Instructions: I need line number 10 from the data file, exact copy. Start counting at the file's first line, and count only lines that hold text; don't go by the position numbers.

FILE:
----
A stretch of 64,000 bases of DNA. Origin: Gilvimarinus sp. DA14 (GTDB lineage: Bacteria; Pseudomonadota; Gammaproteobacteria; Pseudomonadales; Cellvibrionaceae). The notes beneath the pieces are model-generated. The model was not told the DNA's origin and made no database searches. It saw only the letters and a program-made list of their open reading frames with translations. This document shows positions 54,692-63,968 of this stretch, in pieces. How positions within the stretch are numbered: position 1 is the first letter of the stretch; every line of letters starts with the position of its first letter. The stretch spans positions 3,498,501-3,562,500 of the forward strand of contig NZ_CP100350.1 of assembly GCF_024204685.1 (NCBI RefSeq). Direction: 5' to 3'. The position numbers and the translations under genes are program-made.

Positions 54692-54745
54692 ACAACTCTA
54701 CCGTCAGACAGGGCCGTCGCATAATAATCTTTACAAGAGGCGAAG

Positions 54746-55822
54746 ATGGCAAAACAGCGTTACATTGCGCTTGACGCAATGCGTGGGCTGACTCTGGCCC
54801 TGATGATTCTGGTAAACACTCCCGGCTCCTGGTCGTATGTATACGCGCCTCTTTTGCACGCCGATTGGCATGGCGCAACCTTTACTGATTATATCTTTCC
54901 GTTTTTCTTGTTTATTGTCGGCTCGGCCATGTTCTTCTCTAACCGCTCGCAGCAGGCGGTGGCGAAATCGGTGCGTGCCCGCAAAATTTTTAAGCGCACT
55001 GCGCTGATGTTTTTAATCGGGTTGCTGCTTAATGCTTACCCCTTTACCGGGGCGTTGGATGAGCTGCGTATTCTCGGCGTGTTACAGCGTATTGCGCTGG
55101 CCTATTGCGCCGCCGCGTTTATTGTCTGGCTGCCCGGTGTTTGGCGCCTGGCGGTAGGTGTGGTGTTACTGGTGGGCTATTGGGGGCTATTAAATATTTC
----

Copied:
55101 CCTATTGCGCCGCCGCGTTTATTGTCTGGCTGCCCGGTGTTTGGCGCCTGGCGGTAGGTGTGGTGTTACTGGTGGGCTATTGGGGGCTATTAAATATTTC